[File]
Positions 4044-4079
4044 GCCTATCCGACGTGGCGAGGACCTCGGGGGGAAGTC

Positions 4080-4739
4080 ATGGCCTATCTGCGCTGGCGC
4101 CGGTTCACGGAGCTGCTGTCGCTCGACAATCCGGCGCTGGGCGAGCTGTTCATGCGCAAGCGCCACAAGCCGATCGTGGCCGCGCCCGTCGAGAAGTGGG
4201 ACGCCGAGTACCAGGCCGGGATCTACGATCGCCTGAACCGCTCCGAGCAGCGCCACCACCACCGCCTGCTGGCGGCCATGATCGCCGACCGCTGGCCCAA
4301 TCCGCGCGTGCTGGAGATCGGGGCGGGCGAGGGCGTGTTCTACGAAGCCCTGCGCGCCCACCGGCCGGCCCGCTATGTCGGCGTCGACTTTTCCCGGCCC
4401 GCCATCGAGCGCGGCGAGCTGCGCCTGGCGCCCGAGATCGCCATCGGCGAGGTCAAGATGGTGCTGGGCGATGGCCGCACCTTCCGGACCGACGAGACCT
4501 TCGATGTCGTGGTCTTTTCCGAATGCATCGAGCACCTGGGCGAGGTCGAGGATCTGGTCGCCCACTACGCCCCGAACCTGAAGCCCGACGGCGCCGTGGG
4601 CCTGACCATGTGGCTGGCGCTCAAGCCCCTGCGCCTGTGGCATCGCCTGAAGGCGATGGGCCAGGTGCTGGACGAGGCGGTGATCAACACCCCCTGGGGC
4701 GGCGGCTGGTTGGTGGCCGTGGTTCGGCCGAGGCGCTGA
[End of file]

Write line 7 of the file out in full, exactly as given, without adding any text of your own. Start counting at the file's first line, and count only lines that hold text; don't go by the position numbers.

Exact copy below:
4301 TCCGCGCGTGCTGGAGATCGGGGCGGGCGAGGGCGTGTTCTACGAAGCCCTGCGCGCCCACCGGCCGGCCCGCTATGTCGGCGTCGACTTTTCCCGGCCC